1833: mobs move in on Saints in Missouri

One hundred sixty years ago this month, the saints in Missouri were facing great hostilities while the saints in Kirtland had barely begun building the first temple of this dispensation.

In History of the Church is this account: "On the 20th of July [1833T, the mob collected [consisting of from 300-500T, and demanded the discontinuance of the Church printing establishment in Jackson county, the closing of the store, and the cessation of all mechanical labors. The brethren refused compliance, and the consequence was that the house of W.W. Phelps, which contained the printing establishment, was thrown down, the materials taken possession of by the mob, many papers destroyed, and the family and furniture thrown out of doors."The mob then proceeded to violence towards Edward Partridge, the Bishop of the Church, as he relates in his autobiography:

" `I was taken . . . to the court house, on the public square in Independence; . . . surrounded by hundreds of the mob, I was stripped of my hat, coat and vest and daubed with tar from head to foot, and then had a quantity of feathers put upon me. . . .

" `I told them that the Saints had suffered persecution in all ages of the world; . . . that I was willing to suffer for the sake of Christ; but, to leave the country, I was not then willing to consent to it. By this time the multitude made so much noise that I could not be heard: some were cursing and swearing, saying, "call upon your Jesus," etc.; others were equally noisy in trying to still the rest, that they might be enabled to hear what I was saying. . . .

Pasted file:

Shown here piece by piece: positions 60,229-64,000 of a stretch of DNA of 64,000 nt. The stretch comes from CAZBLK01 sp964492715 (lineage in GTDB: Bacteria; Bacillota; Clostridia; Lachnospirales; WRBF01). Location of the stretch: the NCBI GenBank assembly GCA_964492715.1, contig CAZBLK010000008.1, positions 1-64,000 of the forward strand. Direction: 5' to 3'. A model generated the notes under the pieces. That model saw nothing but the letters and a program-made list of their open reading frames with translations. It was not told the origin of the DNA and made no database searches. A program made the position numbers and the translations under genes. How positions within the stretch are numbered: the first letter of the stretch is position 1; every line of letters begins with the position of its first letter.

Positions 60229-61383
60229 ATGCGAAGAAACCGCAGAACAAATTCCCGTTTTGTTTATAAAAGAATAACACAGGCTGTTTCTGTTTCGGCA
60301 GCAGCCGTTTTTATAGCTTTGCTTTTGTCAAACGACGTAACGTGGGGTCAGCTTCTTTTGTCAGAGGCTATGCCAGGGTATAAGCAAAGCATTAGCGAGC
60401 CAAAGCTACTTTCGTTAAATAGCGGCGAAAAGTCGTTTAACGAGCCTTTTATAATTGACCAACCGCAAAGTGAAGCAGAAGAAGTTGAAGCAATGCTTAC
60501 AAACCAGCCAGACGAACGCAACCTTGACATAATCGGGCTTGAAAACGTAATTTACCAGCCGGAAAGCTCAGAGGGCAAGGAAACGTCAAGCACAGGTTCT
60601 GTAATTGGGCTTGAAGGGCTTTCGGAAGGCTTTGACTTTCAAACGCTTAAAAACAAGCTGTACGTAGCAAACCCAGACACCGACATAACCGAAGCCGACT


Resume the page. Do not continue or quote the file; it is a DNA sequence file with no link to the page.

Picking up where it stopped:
" ` I bore my abuse with so much resignation and meekness, that it appeared to astound the multitude, who permitted me to retire in silence, many looking very solemn, their sympathies having been touched as I thought; and as to myself, I was so filled with the Spirit and love of God, that I had no hatred towards my persecutors or anyone else.'

"Charles Allen [another Church memberT was next stripped and tarred and feathered, because he would not agree to leave the county, or deny the Book of Mormon. Others were brought up to be served likewise or whipped." (History of the Church 1:390.)

On July 23, the same day on which the cornerstones of the Kirtland Temple were laid (see article on page 5), the brethren in Missouri, in order to prevent bloodshed, signed an agreement with the mob's leaders to leave the county before the first of April 1834. The brethren sent Oliver Cowdery to Kirtland to report to the First Presidency. He arrived in Kirtland in September 1833.

Joseph Smith received the revelation concerning Zion (Section 97) on Aug. 2, 1833. Of this revelation, Joseph Fielding Smith wrote:

"While [the ProphetT was aware of the fact that trouble was brewing in Jackson County and the spirit of opposition was very great he did not know that the mob had risen and had destroyed property and violently handled some of the brethren. In this revelation the Lord said that He desired to make known His will concerning the brethren in Zion. Many of them had truly humbled themselves and were seeking wisdom. Because of their repentance they would be blessed, for the Lord was merciful to the meek, and all who will not humble themselves will be brought to judgment. . . . " (Church History and Modern Revelation 2:189.)

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